2. by pressing a key and then tapping the right Ctrl key (by default) to modify it – for example, E followed by Ctrl types é, E followed by Ctrl Ctrl types è, etc.

Caps Lock as modifier key

The advantage of using Caps Lock as the “modifier key” is that it’s typically more easily accessible than the right-hand Ctrl key, which can lead to faster and more comfortable touch-typing. The loss of the Caps Lock key is likely to be a non-issue since most people use Caps Lock rarely, if ever. In my personal experience, Caps Lock is a key that hurts you more often than it helps you because it’s easy to turn on accidentally, which commonly leads to problems with typing passwords. So repurposing it to type foreign characters is likely to be a good trade.

In general, method 2 tends to be easier on your fingers because you don’t have to hold down Alt while you press another key. However, the Alt method tends to be a bit faster on keyboards where you often have to type two or more special characters in a sequence, such as the IPA keyboards, because you can hold down Alt and type several special symbols in a row without having to tap Ctrl after every single one.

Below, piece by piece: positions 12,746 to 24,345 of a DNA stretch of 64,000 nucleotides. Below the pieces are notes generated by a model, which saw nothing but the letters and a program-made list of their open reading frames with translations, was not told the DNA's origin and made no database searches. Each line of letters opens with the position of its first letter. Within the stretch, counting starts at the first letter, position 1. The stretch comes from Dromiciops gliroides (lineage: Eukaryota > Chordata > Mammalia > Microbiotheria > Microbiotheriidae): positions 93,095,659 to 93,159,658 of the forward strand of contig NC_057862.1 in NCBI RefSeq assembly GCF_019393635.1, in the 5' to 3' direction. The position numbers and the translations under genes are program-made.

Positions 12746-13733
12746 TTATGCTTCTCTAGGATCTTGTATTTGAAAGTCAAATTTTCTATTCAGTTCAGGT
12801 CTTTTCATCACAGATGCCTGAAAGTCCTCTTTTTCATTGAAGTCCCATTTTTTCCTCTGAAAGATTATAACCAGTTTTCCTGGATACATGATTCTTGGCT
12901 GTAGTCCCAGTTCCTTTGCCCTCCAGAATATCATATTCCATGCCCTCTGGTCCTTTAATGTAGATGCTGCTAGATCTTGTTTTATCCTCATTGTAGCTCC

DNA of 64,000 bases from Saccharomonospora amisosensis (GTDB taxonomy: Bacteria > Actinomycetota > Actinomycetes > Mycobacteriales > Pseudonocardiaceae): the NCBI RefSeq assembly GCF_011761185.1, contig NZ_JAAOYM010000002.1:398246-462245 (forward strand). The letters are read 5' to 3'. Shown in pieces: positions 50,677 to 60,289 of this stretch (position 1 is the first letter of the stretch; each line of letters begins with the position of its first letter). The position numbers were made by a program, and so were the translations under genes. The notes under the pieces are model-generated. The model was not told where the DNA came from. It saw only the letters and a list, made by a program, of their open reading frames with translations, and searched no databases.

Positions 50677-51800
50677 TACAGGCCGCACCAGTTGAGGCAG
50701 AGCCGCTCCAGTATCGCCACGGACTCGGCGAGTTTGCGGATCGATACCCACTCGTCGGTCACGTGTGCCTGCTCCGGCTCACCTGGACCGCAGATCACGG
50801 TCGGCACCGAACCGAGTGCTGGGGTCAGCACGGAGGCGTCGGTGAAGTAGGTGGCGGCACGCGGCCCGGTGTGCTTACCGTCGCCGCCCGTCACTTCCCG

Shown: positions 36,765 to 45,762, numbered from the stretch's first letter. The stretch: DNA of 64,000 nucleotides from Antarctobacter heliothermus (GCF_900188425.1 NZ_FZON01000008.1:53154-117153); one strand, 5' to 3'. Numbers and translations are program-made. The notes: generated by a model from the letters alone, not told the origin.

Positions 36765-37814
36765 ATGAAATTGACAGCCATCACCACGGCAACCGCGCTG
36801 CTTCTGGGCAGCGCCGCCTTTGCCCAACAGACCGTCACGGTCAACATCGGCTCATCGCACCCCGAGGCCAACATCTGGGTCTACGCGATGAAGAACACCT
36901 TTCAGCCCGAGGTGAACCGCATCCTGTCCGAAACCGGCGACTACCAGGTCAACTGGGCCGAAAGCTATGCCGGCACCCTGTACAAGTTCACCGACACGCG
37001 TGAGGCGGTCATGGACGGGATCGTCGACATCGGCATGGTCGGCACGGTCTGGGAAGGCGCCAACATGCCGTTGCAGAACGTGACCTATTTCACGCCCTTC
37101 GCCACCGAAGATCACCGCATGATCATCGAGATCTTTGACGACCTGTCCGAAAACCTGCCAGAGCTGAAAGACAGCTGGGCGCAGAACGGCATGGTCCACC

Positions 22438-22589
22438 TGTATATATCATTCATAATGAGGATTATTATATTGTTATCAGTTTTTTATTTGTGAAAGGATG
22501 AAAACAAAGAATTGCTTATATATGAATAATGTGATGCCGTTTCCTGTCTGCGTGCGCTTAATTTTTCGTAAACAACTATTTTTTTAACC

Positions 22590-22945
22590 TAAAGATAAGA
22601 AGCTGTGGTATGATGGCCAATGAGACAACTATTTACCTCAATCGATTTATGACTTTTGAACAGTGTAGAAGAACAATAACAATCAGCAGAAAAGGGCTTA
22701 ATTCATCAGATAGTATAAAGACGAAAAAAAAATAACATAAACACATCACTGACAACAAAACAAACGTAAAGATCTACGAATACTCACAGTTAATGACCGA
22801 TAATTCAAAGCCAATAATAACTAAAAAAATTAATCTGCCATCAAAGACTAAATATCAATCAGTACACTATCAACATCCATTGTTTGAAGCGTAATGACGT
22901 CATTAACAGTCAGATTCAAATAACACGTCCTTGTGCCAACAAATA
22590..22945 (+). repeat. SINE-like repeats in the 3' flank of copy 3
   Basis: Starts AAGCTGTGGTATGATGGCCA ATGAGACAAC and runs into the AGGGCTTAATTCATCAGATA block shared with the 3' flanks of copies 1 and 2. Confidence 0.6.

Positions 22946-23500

You can change the “modifier key” in method 2 from right Ctrl to Caps Lock (or you can enable both at the same time). To do so, use the Options window. If you do this, Caps Lock will lose its normal function. You can also disable both Ctrl and Caps Lock. If you do so, only the Alt-based input method will be available.

Finally, the Options window enables you to make Caps Lock work like Ctrl in all applications. If you do so, you will be able to type Caps Lock + C to copy, Caps Lock + V to paste, etc. This remapping is favored by some touch-typists because the Caps Lock key can often be reached with less strain than either Ctrl key.